Eddie Stout of Dialtone Records While Stout is an Austinite, we feel he deserves an award from us anyway. After all, many of the artists he records -- Little Joe Washington, Gloria Edwards and soon Earl Gilliam -- are from here; and no one else is cutting official albums on them. And what albums they are: Washington's volcanic Houston Guitar Blues has attracted favorable national attention and stamped the pint-sized bluesman's ticket to Japan several times, the last of which was as an opening act for the White Stripes. Edwards chips in on the all-female, funk-soul-R&B compilation Texas Soul Sisters, and her rumbling, low-down "Hoochie Mama" is one of the best tunes to come out of Houston in years.

Best Blues and Soul Preservationist

Eddie Stout of Dialtone Records While Stout is an Austinite, we feel he deserves an award from us anyway. After all, many of the artists he records -- Little Joe Washington, Gloria Edwards and soon Earl Gilliam -- are from here; and no one else is cutting official albums on them. And what albums they are: Washington's volcanic Houston Guitar Blues has attracted favorable national attention and stamped the pint-sized bluesman's ticket to Japan several times, the last of which was as an opening act for the White Stripes. Edwards chips in on the all-female, funk-soul-R&B compilation Texas Soul Sisters, and her rumbling, low-down "Hoochie Mama" is one of the best tunes to come out of Houston in years.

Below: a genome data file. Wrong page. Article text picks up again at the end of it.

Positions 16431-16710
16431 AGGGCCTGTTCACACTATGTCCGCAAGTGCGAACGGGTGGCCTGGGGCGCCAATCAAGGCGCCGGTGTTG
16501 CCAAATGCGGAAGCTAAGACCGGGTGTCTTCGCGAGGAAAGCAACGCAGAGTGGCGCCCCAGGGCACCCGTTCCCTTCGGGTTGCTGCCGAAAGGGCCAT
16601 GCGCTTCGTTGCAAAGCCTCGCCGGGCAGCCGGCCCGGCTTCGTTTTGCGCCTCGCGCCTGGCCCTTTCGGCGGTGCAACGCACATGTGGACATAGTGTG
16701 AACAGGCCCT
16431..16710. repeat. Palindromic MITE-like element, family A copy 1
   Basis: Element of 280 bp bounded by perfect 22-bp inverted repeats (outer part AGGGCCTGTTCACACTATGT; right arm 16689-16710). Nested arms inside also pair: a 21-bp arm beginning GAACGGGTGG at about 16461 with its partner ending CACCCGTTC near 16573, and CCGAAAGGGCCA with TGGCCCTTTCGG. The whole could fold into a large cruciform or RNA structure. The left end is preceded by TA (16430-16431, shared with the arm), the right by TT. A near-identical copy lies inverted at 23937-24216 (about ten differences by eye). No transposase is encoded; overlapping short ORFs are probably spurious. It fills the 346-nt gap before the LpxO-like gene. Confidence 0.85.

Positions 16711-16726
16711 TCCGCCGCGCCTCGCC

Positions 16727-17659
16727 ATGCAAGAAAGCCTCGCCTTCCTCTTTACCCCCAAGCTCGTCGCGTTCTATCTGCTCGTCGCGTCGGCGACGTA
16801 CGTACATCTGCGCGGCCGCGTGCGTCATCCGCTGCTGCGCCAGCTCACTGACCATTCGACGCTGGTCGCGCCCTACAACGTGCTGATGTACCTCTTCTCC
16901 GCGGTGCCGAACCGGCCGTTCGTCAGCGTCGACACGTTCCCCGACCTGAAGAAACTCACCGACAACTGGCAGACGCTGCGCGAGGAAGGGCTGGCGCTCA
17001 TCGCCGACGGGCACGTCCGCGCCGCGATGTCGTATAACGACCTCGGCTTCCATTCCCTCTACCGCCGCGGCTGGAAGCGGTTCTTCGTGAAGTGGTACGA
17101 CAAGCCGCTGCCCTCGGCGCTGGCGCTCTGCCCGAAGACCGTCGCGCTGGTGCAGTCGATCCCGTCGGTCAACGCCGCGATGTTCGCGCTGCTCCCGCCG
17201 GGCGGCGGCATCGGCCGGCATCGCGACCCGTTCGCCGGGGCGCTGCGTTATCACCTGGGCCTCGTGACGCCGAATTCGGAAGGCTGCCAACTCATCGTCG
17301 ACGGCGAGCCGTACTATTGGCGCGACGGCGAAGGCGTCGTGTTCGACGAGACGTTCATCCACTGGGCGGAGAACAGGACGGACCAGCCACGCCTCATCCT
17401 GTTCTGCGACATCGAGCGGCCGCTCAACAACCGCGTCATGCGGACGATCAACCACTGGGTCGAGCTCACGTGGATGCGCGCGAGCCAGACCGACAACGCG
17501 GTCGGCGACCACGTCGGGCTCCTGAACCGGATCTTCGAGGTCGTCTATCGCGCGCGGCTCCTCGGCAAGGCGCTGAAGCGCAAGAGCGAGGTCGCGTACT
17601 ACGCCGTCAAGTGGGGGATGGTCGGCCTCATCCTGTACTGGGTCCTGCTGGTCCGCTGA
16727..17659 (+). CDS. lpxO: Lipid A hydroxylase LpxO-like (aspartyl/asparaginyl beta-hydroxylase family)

Off the Kuff In a field cluttered with "what I had for breakfast" and "my girlfriend/boyfriend is so cute" entries, Charles Kuffner's gazette keeps track of local and national politics, music, baseball and a bunch of other stuff in an informative and digestible way. And among political bloggers, Kuffner also stands out as a sensible moderate Democrat amid all the paranoid libertarians, smug right-wingers and shrill lefties typing their screeds in cloudy cuckoo land.

Off the Kuff In a field cluttered with "what I had for breakfast" and "my girlfriend/boyfriend is so cute" entries, Charles Kuffner's gazette keeps track of local and national politics, music, baseball and a bunch of other stuff in an informative and digestible way. And among political bloggers, Kuffner also stands out as a sensible moderate Democrat amid all the paranoid libertarians, smug right-wingers and shrill lefties typing their screeds in cloudy cuckoo land.

Crazy Tony Avitia Say what you will about Crazy Tony Avitia, but the man will not be ignored. Since tearing out of the northside in the late '80s as a member of 30footFALL, Avitia has released numerous compilation CDs of local and Texas funk, punk and rock on his Broken Note label and won several Houston Press Music Awards as a member of the "slip-hop" ensemble I-45. Avitia's latest gambit is promoting huge shows -- and he attacks that endeavor with boundless energy. Earlier this year, Avitia let the world know, via a massive flyer campaign, that "Crazy Tony Is Back!" And thank God he is.

Crazy Tony Avitia Say what you will about Crazy Tony Avitia, but the man will not be ignored. Since tearing out of the northside in the late '80s as a member of 30footFALL, Avitia has released numerous compilation CDs of local and Texas funk, punk and rock on his Broken Note label and won several Houston Press Music Awards as a member of the "slip-hop" ensemble I-45. Avitia's latest gambit is promoting huge shows -- and he attacks that endeavor with boundless energy. Earlier this year, Avitia let the world know, via a massive flyer campaign, that "Crazy Tony Is Back!" And thank God he is.

Best Of Houston®